> White pop. change 2000-2010: -558,563

The largest MSA in the U.S. is in and around New York City, and it has more than 18.8 million people. Over the past decade, the greater New York region has lost more than half a million white residents, while gaining 1.1. million nonwhites. Whites now represent 49% of the population, with Hispanics representing 23%, African-Americans 16% andAsians 10%. To date, New York, Los Angeles and San Fransisco contain more than a third of the total Hispanic population of the U.S.

3.  Oxnard, CA
> White pop. 2000: 57%
> White pop. 2010: 49%
> Pop. increase 2000-2010: 70,121
> Minority pop. change 2000-2010: +96,702
> White pop. change 2000-2010: -26,581

The Oxnard metropolitan area, with a population currently about 820,000, has added just under 80,000 Hispanic residents since 2000 and lost more than 25,000 white residents. Hispanics have gone from making up 33% of the population in 2000 to 40% in 2010. The Ventura County Star notes that the growth may continue as “agriculture remains the county’s economic engine and one of the largest employers of Latinos.”

2. San Diego, CA
> White pop. 2000: 55%
> White pop. 2010: 48%
> Pop. increase 2000-2010: 281,480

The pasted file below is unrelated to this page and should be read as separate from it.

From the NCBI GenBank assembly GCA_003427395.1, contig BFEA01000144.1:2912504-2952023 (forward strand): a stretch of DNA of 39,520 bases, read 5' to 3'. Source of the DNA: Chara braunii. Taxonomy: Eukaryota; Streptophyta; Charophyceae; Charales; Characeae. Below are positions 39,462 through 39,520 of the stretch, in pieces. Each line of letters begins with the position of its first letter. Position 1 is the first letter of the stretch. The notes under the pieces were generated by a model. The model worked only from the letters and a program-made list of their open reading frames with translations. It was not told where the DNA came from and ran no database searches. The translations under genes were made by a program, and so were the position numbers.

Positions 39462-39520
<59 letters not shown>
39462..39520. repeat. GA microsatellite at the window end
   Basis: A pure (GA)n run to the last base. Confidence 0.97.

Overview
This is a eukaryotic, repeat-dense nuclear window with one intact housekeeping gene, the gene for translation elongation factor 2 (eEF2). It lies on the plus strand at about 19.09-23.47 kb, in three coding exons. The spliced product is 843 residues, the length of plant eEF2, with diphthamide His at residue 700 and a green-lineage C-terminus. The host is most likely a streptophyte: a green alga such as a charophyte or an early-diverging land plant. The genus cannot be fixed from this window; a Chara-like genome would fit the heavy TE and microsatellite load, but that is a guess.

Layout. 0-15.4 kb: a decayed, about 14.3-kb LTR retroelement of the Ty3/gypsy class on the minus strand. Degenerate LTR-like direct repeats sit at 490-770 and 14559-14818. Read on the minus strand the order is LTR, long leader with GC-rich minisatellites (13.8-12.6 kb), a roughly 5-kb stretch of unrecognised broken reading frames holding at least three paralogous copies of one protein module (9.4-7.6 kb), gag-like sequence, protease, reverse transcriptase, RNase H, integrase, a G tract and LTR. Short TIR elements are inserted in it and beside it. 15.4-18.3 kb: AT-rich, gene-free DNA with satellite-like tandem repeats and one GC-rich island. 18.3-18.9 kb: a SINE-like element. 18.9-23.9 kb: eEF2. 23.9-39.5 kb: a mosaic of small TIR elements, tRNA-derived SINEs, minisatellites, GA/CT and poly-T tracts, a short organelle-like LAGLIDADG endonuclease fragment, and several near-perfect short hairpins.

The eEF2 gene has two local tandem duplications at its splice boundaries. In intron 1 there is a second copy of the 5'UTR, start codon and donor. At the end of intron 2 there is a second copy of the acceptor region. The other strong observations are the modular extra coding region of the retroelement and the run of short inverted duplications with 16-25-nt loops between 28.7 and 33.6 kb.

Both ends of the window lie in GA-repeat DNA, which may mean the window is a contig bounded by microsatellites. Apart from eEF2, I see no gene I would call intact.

> Minority pop. change 2000-2010: +330,266
> While Pop. change 2000-2010: -48,786

In 1990, 68% of the population of the San Diego MSA was white. Over the course of just two decades, that number dropped to 48%. The Southern California area is now 32% Hispanic and has the tenth-largest population of Hispanics among all major U.S. cities, at approximately 990,000. A third of those residents were added in just the past 10 years.

1.  Washington, DC
> White pop. 2000: 55%
> White pop. 2010: 49%
> Pop. increase 2000-2010: 785,987
> Minority pop. change 2000-2010: +727,968
> White pop. change 2000-2010: +58,019

Washington DC falls within the top ten metropolitan areas for largest growth of the black, Asian and Hispanic populations. The city’s white population increased as well, though the percentage of whites among the overall population has decreased. According to a report by the Northern Virginia Regional Commission, the number of students in DC schools has grown by almost 119,000 from 1995 to 2010. Of those, a little more than 1,000 are white.

Charles B. Stockdale, Michael B. Sauter, Douglas A. McIntyre